Black theater on the rise in an unsuspecting location – Indianapolis

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By Vernon A. Williams

PERFORMING ARTS LEGACY. This photo captures a scene from a production of the critically-acclaimed Freetown Village theater company that has for decades in Indianapolis staged period-piece drama and musicals that chronicle phases of Black history. Another prominent Indianapolis theater organization is the prolific and versatile Asante Children’s Theater that has cultivated and nurtured young talent in the state capital since 1990.

The first place that comes to mind when you think of Black theater is New York City and the bright lights of Broadway and off-Broadway dreams. Proudly laying claim to Second City, Chicago’s rich and thriving African American theatrical community gives the Big Apple a run for the money, per capita.

Stretching beyond these two metropolitan areas in the quest for significant Black theater, you might choose to go to the energized arts mecca of the South – Atlanta – or make a mad dash to the popular west coast to Los Angeles or San Francisco.

While that captures the north, south, east and west of the Black theatrical conversation, there are myriad locations in either direction – such as D.C., Philadelphia, St. Louis, Detroit, Houston and Memphis – where African American artists and writers are continuing, resurrecting or building a rich tradition of stage productions.

Arguably one of the last places that might come to mind for Black theater is the Midwest municipality that proudly boasts being the capital of amateur athletics – and the home of several professional franchises – Indianapolis.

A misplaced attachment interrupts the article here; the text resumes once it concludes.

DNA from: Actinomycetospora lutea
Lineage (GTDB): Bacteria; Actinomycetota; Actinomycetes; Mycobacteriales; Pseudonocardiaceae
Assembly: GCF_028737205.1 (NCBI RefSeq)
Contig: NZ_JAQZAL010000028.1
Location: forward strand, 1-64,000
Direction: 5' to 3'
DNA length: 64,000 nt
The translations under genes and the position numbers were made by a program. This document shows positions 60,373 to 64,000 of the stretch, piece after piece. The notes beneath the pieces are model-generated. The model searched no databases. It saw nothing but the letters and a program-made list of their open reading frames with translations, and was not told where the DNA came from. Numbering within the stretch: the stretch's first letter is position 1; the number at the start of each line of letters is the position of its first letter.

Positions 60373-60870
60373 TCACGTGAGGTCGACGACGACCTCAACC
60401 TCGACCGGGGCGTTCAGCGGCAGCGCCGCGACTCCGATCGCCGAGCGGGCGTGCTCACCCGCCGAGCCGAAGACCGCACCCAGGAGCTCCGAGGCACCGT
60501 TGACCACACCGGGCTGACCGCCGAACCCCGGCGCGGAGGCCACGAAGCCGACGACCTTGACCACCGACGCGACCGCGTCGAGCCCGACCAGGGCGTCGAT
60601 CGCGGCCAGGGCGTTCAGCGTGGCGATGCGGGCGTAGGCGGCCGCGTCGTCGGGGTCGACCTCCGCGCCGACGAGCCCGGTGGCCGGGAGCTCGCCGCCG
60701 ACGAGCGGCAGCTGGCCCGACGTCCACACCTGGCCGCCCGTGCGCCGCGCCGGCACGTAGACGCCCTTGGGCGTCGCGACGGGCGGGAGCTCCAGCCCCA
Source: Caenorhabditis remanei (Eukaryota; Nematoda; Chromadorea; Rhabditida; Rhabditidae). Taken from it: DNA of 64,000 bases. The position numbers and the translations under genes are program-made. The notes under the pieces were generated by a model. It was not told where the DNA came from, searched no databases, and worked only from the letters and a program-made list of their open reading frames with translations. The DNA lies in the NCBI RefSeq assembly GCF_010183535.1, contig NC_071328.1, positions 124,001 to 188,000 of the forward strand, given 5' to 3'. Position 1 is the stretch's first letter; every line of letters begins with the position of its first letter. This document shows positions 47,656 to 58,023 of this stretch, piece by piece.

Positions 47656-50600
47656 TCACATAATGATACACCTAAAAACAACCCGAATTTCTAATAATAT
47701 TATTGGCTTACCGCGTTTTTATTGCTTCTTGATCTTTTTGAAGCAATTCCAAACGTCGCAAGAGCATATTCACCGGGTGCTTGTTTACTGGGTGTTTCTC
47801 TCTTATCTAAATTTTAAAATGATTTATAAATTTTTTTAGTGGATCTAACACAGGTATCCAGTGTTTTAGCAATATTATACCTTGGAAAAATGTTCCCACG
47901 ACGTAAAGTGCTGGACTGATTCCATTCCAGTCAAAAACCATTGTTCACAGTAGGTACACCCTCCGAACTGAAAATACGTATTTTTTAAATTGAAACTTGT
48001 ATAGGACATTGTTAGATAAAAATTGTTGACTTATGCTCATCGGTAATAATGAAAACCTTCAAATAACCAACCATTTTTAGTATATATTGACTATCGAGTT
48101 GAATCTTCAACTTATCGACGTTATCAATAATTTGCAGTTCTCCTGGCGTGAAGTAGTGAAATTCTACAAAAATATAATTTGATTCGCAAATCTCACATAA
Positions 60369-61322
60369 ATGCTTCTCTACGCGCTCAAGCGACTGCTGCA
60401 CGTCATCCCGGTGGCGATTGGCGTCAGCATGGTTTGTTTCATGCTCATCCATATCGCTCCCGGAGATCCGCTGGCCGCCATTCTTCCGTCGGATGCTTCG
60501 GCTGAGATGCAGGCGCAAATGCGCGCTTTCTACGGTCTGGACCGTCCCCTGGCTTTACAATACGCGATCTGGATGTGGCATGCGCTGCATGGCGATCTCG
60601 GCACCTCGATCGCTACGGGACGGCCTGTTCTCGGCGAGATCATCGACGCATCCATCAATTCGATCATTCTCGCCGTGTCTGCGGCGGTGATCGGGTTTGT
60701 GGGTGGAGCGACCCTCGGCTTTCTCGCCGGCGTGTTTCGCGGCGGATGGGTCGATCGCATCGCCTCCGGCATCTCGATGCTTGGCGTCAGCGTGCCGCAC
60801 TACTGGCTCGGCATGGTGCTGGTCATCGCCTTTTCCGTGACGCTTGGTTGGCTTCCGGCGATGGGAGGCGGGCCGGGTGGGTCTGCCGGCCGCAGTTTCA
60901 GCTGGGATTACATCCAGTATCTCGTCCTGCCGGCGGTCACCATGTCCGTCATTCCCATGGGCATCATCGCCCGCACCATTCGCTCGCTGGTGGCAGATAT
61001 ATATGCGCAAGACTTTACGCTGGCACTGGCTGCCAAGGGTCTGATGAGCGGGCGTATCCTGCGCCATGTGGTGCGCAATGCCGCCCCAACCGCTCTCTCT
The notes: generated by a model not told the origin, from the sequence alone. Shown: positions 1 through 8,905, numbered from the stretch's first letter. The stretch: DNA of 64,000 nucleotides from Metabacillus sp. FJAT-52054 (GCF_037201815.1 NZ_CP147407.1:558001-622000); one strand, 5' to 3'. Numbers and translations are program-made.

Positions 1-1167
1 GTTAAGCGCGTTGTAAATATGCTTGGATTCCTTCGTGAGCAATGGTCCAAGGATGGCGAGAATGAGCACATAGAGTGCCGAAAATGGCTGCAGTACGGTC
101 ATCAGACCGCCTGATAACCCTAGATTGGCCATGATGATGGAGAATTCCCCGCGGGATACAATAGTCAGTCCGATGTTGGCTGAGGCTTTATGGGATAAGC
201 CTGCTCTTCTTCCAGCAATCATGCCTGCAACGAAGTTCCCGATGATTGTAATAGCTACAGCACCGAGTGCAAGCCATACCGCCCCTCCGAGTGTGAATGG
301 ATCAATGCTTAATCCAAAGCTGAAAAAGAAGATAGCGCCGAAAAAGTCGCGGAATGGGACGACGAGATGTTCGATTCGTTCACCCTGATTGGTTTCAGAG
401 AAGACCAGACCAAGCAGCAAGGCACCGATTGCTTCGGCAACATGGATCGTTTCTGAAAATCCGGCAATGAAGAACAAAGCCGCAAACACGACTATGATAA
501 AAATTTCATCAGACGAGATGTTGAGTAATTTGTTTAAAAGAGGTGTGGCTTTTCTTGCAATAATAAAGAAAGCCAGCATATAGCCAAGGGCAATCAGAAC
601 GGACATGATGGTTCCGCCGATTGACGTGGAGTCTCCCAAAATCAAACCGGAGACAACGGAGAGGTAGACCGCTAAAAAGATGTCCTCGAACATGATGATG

The first factor that might dissuade such thinking is perceptions or the image of the city and Southern Indiana. Those who live beyond the Circle City have long viewed it, more or less, as an overgrown Mayberry, a large population (ranked 11th in the nation) jammed into a small town mentality and personality. Despite being the home of the most successful Black Expo in the nation and one of the longest-running annual HBCU football classics, it has been difficult for Indy to shed the “Naptown” mantra.

Fact is, in 2013, it was announced that African Americans in Indianapolis reached a new milestone: a total population of 300,000, an increase of 3.9 percent over the 2010 Census data. The city and county in which it is located are now 29.3 percent African American, but the metropolitan area is 16 percent Black; 1 in 8 people living in Central Indiana is African American.

Another underpublicized reality is that a 2010 study from the University of Wisconsin-Milwaukee found that Indianapolis is the least segregated city in the northern U.S., with 25 percent of its population living on a block with both Black and white residents. With increased gentrification, that mix of ethnicities in neighborhoods has likely increased substantially.